Julia's multiple dispatch allows building elegant and simple interfaces to your data sources, so users don't need to learn any new syntax.

Ex2: Share your work effortlessly

Any re-usable package should be registered in your internal local registry (LocalRegistry.jl). It will allow any team member to easily access the latest version of each packages with Julia built-in package manager (no more copy&pasting). Being able to obtain the right version (including the past ones) on demand is key for future reproducibility!

Ex3: Re-use the data pipelines

The @chain pipelines you built in the data understanding become the foundation of your codebase. You simply need to wrap them in a function, add some validation, documentation, logging and error handling and you have a robust data pipeline. All of which can be done by simply extending the @chain pipeline with a few extra lines (see @assert macro).


There are several benefits Julia offers, but I would argue that they don't drastically reduce the time required, because Scikit-Learn ecosystem is very powerful as well.

Ex1: Learn new methods and approaches easily

Julia's multiple dispatch significantly reduces the amount of syntax one has to learn. Whether it's a Bayesian Inference in Turing.jl or neural networks in Flux.jl, you'll be using the same syntax and the same packages you know from elsewhere, allowing you to learn new domains faster.

Ex2: Experiment with many model types

Similarly to Scikit-Learn in Python, Julia has a metapackage MLJ.jl that provides a uniform interface to many different model classes and modelling methods (including evaluation, tuning, stacking, building learning networks, etc.). This allows you to easily experiment with many different models and compare their performance.

The clear advantage is that it can leverage the data types to guide the user to applicable models and prevent subtle bugs.

Ex3: Discover powerful features

One of the most exciting developments in the Scientific Machine Learning (SciML) has been the development of SymbolicRegressions.jl package. It allows you to discover explainable yet powerful relationships in your data set!


Ex1: Explain your models

We always need to check that our models don't have any inherent biases. SHAP.jl allows you to unwrap any black-box model and explain the predictions in a way that is easy to communicate to your stakeholders.

If you need more intuitive explanations, you should use CounterfactualExplanations.jl, which avoids the need for proxy model and provides explanations that anyone can understand.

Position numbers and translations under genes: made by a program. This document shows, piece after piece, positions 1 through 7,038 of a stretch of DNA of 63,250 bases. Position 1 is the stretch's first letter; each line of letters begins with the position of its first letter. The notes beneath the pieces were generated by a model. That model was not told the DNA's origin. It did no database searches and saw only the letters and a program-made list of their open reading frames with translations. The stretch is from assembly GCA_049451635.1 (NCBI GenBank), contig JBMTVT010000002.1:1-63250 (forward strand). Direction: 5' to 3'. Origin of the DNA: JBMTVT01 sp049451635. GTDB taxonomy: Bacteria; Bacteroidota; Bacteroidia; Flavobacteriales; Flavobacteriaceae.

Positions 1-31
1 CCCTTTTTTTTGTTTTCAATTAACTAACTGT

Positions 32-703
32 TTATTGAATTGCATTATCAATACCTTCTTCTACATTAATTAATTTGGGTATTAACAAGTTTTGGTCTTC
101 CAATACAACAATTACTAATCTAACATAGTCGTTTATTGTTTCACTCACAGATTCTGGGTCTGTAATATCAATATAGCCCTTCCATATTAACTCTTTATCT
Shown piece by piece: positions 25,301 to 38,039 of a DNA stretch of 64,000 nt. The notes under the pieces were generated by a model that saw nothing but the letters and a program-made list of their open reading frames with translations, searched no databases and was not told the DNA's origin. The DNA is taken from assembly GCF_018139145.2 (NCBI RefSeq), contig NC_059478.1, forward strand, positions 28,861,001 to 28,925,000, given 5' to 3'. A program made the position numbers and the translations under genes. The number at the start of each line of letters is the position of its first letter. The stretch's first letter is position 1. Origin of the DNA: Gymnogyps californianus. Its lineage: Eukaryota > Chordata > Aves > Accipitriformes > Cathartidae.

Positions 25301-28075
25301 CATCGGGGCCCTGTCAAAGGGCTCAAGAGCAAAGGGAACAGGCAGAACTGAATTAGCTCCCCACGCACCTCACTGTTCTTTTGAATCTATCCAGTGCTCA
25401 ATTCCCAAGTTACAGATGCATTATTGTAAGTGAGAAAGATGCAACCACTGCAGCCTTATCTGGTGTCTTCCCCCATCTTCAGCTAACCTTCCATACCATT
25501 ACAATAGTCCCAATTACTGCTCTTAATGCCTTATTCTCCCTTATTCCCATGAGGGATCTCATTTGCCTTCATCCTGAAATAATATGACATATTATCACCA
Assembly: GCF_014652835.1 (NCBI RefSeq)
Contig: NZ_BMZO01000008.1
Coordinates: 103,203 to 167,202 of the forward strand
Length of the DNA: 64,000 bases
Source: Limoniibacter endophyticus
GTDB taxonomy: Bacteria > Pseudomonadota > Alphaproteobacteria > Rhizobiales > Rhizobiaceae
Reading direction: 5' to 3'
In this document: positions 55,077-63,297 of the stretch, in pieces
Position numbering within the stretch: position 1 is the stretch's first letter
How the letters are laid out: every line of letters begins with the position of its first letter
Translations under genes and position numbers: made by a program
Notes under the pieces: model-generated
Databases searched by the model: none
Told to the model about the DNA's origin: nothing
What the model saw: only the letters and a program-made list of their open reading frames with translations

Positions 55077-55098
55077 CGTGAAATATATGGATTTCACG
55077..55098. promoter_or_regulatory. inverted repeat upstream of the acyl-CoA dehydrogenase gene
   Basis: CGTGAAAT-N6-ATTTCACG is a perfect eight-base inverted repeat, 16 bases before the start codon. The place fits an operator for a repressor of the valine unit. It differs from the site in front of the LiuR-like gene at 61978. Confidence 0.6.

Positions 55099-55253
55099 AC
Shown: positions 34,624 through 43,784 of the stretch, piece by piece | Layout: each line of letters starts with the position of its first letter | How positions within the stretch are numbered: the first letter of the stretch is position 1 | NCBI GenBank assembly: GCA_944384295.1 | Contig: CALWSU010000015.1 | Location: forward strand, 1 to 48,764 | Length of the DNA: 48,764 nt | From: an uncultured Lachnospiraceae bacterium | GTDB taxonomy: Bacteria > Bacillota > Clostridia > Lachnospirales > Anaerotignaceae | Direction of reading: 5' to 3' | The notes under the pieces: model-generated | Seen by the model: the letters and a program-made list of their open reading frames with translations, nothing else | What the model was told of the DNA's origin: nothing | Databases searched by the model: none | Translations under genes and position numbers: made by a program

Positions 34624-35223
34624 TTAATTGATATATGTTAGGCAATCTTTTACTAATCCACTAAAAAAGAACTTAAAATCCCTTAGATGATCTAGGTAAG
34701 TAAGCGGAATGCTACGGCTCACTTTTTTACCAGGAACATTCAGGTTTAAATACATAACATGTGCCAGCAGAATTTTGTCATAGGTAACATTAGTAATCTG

Ex2: Translate model outputs into optimal actions

Decision intelligence is a new field that combines the power of machine learning with the power of optimization. You take the model outputs and given the structure of your problem, you use Optim.jl or JuMP.jl to find the best actions that should be taken.

Jump.jl is the easiest way to tackle linear integration optimization problems that you've ever seen!

Ex3: Build interactive web apps

Offline evaluation can take you only so far. You need to test your models in the real world. Stipple.jl allows you to build interactive web apps with a few macros that can be used to test your work with your end-users.

The fact that everything is in Julia means that there is very little extra code that needs to be added leading to fast development cycle.

Stipple.jl is built on top of the stellar Genie.jl allowing you to add databases, authentication, build the UI with the low-code builder in VS Code and much more!


Ex1: Change very little code

It's a standard for all Julia code to be automatically packaged, tested and documented through out the development, which means that there is very little change required. Usually, most of effort goes into improving the documentation.

Ex2: Share and reproduce easily

Julia has best-in-class package manager (Pkg.jl) allowing you to perfectly replicate any environment.

It also has a built in testing framework (Test.jl), which means that it's easier for everyone to embrace the testing mindset.

With LocalRegistry.jl all your internal packages are one add call away.

Ex3: Optimize performance

Julia's performance is already very good out of the box. However, if you need to optimize it, you can use the built-in profiler in VS Code to quickly identify bottlenecks.

With Julia's type stability tooling (@code_warntype) and benchmarking suite (BenchmarkTools.jl) you can quickly find the optimal solutions.

If you need more performance, there are tonnes of package allowing you to get C-level speeds, removing allocations, using GPUs, IPUs, MPIs, anything your application might require!

But I can do this in Python too?

I know. But in business, we care a lot about efficiency and Julia provides unbeatable "time-to-results" (= time-to-learn + time-to-build + time-to-run + time-to-share or -apply).


In conclusion, the adoption of Julia in your data science workflow presents a substantial opportunity to reduce project completion time, improve understanding, and deliver more effective results. Although the learning curve may seem steep initially, the long-term benefits are unquestionable, as demonstrated in this blog post.

In sum, adopting Julia can lead to a potential reduction in the project completion time from 20 weeks to just 10 weeks. Every stage of the CRISP-DM process reaps the benefits of Julia's flexibility, efficiency, and interoperability.

By investing the time to learn Julia, you're not just adding another tool to your data science toolkit, but you're embarking on a journey that will redefine your data science practices for the better. So give Julia a shot, and let it empower you to learn faster, build faster, and build better solutions for your business!

CC BY-SA 4.0 Jan Siml. Last modified: April 30, 2024. Website built with Franklin.jl and the Julia programming language. See the Privacy Policy